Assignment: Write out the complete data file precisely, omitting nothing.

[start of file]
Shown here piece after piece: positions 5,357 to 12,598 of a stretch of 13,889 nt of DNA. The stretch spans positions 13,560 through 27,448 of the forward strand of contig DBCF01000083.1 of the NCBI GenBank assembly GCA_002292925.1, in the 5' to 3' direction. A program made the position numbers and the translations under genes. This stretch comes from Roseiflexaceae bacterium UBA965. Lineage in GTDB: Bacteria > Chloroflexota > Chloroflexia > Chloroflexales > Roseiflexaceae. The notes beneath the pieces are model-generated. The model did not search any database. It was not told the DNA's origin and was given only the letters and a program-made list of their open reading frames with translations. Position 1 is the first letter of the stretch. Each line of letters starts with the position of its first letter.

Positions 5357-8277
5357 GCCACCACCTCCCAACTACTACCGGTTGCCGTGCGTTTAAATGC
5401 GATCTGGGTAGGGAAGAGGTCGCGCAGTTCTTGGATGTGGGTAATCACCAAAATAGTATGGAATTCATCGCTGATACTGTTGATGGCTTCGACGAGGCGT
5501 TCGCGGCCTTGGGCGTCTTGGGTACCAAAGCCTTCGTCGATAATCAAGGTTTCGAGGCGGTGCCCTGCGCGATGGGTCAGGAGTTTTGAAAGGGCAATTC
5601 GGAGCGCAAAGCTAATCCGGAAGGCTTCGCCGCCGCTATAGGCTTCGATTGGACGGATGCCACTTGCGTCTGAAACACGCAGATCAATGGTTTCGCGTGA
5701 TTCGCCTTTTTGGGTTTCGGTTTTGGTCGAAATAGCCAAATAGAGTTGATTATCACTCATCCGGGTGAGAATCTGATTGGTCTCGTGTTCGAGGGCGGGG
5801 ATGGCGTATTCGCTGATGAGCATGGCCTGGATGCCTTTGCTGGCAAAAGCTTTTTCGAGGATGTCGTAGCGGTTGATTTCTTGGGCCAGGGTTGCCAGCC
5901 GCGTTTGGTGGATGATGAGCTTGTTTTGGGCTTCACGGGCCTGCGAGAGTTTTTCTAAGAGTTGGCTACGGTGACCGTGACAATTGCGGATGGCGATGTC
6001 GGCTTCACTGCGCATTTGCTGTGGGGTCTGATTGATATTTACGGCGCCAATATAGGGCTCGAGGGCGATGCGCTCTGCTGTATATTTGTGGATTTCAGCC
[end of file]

Shown here piece after piece: positions 5,357 to 12,598 of a stretch of 13,889 nt of DNA. The stretch spans positions 13,560 through 27,448 of the forward strand of contig DBCF01000083.1 of the NCBI GenBank assembly GCA_002292925.1, in the 5' to 3' direction. A program made the position numbers and the translations under genes. This stretch comes from Roseiflexaceae bacterium UBA965. Lineage in GTDB: Bacteria > Chloroflexota > Chloroflexia > Chloroflexales > Roseiflexaceae. The notes beneath the pieces are model-generated. The model did not search any database. It was not told the DNA's origin and was given only the letters and a program-made list of their open reading frames with translations. Position 1 is the first letter of the stretch. Each line of letters starts with the position of its first letter.

Positions 5357-8277
5357 GCCACCACCTCCCAACTACTACCGGTTGCCGTGCGTTTAAATGC
5401 GATCTGGGTAGGGAAGAGGTCGCGCAGTTCTTGGATGTGGGTAATCACCAAAATAGTATGGAATTCATCGCTGATACTGTTGATGGCTTCGACGAGGCGT
5501 TCGCGGCCTTGGGCGTCTTGGGTACCAAAGCCTTCGTCGATAATCAAGGTTTCGAGGCGGTGCCCTGCGCGATGGGTCAGGAGTTTTGAAAGGGCAATTC
5601 GGAGCGCAAAGCTAATCCGGAAGGCTTCGCCGCCGCTATAGGCTTCGATTGGACGGATGCCACTTGCGTCTGAAACACGCAGATCAATGGTTTCGCGTGA
5701 TTCGCCTTTTTGGGTTTCGGTTTTGGTCGAAATAGCCAAATAGAGTTGATTATCACTCATCCGGGTGAGAATCTGATTGGTCTCGTGTTCGAGGGCGGGG
5801 ATGGCGTATTCGCTGATGAGCATGGCCTGGATGCCTTTGCTGGCAAAAGCTTTTTCGAGGATGTCGTAGCGGTTGATTTCTTGGGCCAGGGTTGCCAGCC
5901 GCGTTTGGTGGATGATGAGCTTGTTTTGGGCTTCACGGGCCTGCGAGAGTTTTTCTAAGAGTTGGCTACGGTGACCGTGACAATTGCGGATGGCGATGTC
6001 GGCTTCACTGCGCATTTGCTGTGGGGTCTGATTGATATTTACGGCGCCAATATAGGGCTCGAGGGCGATGCGCTCTGCTGTATATTTGTGGATTTCAGCC